16. The Palestinian War, 2000–2005

191

A month before deploying the F-16s, the U.S. State Department accused Israel of an “excessive and disproportionate” response to Palestinian violence when it launched air strikes against targets in Gaza, even though the spokesman admitted the retaliation was “precipitated by the provocative Palestinian mortar attacks on Israel.”35 The U.S. position is ironic given the so-called Powell Doctrine enunciated by Secretary of State Colin Powell, which holds that “America should enter fights with every bit of force available or not at all.”36 Consider a few examples of the application of this doctrine:
■ General Powell insisted on deploying overwhelming force before

going to war against Iraq in the Gulf War. The Allied force of more than half a million troops demolished Saddam Hussein’s army at a cost of fewer than 200 American lives while approximately 35,000 Iraqis were killed, including many civilians. Powell also oversaw the invasion of Panama, which required the deployment of 25,000 troops and the use of F-117 Stealth bombers for the first time. Thousands of Panamanian civilians were injured and displaced and at least 100 killed. He said later, “Use all the force necessary, and do not apologize for going in big if that is what it takes. Decisive force ends wars quickly and in the long run saves lives.”37 In reaction to an attempt to assassinate President Bush in 1993, the U.S. launched 23 cruise missiles at Iraq’s intelligence headquarters and hit a civilian neighborhood in the process. Powell later said this was an “appropriate, proportional” response.38 The U.S. also deployed massive force in the Balkans and, in 1999, accidentally bombed the Chinese embassy in Belgrade killing three and injuring 20. The U.S. has relied heavily on fighter planes and bombers to conduct its post-September 11 war in Afghanistan. A number of incidents have subsequently been reported in which civilians have been killed, including the bombing of a wedding party that killed 48.39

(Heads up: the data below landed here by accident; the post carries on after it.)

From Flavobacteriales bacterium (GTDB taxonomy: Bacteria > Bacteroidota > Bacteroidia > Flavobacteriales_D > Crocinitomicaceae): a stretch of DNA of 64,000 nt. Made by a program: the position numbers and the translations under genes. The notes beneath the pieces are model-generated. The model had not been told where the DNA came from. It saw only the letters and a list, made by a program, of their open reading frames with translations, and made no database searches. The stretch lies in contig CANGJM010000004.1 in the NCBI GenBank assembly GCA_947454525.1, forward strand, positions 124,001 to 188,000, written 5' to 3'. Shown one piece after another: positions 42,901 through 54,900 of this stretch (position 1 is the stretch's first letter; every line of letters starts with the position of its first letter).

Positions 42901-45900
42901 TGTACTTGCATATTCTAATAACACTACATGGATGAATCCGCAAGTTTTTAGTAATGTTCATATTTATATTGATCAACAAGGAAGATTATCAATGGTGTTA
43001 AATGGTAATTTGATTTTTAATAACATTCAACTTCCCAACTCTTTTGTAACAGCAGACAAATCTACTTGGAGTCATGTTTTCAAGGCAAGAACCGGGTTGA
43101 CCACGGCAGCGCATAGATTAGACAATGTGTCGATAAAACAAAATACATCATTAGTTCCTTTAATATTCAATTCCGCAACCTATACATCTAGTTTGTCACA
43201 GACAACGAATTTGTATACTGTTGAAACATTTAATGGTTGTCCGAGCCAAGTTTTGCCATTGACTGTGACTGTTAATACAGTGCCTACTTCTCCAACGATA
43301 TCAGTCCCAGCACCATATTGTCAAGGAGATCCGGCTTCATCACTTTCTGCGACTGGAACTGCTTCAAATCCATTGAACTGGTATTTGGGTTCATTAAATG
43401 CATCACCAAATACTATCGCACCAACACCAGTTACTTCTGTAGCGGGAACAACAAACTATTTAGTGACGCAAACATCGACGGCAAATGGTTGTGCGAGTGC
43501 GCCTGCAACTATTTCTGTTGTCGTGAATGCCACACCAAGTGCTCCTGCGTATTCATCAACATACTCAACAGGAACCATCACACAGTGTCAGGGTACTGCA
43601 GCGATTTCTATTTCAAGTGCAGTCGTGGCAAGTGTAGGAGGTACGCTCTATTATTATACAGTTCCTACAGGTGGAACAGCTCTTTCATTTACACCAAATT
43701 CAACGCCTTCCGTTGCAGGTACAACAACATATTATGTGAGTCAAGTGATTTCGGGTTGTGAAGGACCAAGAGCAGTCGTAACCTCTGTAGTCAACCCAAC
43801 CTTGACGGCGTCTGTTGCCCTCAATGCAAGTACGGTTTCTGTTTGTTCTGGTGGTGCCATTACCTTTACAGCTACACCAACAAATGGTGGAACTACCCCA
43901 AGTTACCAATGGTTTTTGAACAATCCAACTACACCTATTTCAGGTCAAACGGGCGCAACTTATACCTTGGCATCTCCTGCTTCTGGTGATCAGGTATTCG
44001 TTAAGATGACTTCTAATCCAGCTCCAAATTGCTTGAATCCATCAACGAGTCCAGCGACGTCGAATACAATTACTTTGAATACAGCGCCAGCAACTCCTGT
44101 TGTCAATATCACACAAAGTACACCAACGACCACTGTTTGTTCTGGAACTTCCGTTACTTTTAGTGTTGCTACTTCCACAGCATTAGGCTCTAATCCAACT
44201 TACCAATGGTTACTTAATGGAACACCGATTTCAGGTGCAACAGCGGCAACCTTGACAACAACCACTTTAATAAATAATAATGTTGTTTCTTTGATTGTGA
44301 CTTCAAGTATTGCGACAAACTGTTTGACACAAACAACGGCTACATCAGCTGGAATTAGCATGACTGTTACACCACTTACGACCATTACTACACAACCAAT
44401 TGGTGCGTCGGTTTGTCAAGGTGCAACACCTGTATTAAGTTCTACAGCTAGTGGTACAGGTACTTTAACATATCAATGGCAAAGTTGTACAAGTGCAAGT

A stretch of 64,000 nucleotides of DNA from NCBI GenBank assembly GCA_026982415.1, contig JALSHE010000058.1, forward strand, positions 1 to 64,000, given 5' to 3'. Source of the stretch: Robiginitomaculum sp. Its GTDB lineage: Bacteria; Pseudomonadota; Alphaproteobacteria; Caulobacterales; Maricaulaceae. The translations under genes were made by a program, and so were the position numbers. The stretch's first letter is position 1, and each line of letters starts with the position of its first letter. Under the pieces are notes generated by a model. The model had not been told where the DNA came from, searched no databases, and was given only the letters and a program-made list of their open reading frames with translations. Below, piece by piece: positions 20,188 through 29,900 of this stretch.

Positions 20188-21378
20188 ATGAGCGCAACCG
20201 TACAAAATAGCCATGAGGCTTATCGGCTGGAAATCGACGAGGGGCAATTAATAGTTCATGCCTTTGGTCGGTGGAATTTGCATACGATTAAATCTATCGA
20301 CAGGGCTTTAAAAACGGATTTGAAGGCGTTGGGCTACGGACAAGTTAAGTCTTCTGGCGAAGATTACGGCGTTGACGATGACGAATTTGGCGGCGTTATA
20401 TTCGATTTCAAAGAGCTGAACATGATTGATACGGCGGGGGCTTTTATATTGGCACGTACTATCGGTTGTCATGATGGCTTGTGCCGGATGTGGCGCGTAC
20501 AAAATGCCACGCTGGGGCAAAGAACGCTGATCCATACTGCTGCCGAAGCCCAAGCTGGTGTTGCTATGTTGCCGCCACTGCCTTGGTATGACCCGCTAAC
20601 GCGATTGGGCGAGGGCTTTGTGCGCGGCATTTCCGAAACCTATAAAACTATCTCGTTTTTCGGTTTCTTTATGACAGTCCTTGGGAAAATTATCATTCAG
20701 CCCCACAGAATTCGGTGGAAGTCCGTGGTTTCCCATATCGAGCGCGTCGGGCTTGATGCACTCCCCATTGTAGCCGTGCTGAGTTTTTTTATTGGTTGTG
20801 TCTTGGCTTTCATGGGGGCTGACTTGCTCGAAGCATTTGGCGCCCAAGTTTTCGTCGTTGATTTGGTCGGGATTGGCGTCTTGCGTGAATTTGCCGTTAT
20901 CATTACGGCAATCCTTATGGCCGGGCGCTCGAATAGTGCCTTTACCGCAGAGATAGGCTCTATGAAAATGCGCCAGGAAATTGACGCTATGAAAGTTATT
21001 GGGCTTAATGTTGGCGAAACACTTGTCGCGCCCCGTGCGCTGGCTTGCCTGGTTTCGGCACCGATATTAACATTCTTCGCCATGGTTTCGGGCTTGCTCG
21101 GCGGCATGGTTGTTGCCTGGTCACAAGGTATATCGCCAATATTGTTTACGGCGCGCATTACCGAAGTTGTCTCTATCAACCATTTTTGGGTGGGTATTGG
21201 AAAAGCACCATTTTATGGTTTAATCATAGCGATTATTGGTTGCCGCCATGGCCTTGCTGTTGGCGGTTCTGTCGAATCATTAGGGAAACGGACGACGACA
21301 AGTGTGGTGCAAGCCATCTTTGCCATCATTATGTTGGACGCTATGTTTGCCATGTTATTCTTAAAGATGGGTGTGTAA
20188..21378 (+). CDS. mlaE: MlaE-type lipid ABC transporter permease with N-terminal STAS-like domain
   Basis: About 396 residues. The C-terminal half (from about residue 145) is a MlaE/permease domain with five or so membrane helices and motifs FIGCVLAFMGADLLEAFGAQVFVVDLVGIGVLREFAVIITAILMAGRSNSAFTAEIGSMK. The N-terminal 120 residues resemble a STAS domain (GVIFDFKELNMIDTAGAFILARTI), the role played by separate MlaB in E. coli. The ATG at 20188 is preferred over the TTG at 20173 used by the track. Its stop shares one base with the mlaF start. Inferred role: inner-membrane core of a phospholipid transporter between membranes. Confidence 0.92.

The United States has not hesitated to use overwhelming force against its adversaries, even though the threats have been distant and in no way posed a danger to the existence of the nation or the immediate security of its citizens. While U.S. military objectives were accomplished, they also were routinely accompanied by errors and collateral damage that resulted in the loss of civilian lives. Israel is in a different position. The threat it faces is immediate in time and physical proximity, and poses a direct danger to Israeli citizens. Still, Israel has not used its full might as the Powell Doctrine dictates. The use of force has been judicious and precise. In those instances where mistakes occur—as inevitably happens in war—the incidents are investigated.

192 M Y T H S A N D F A C T S

The bottom line is that Israel would have no need to respond with military force if the Palestinians were not attacking its citizens and soldiers.

MYTH “Israel’s policy of assassinating Palestinian terrorists is immoral and counterproductive.” FACT
Israel is faced with a nearly impossible situation in attempting to protect its civilian population from Palestinians who are prepared to blow themselves up to murder innocent Jews. One strategy for dealing with the problem has been to pursue negotiations to resolve all of the conflicts with the Palestinians and offer to trade land for peace. After Israel gave back much of the West Bank and Gaza Strip, and offered virtually all of the remainder, however, the Palestinians chose to use violence to try to force Israel to capitulate to all their demands.
“The assassination of Hamas head Sheikh Ahmed Yassin in 2004 played in the world as the killing of a crippled holy man by Israeli rockets as he was leaving the mosque in a wheelchair after morning prayers. Because of secrecy surrounding the operation, no file was prepared to explain why he was being killed, that he was an arch-terrorist who had, two days previously, sent two Gaza suicide bombers into Ashdod Port in an attempt to cause a mega-blast of the fuel and nitrates stored there. Or that he had been directly responsible for the deaths of scores, if not hundreds of Israelis.”
—Columnist Hirsh Goodman40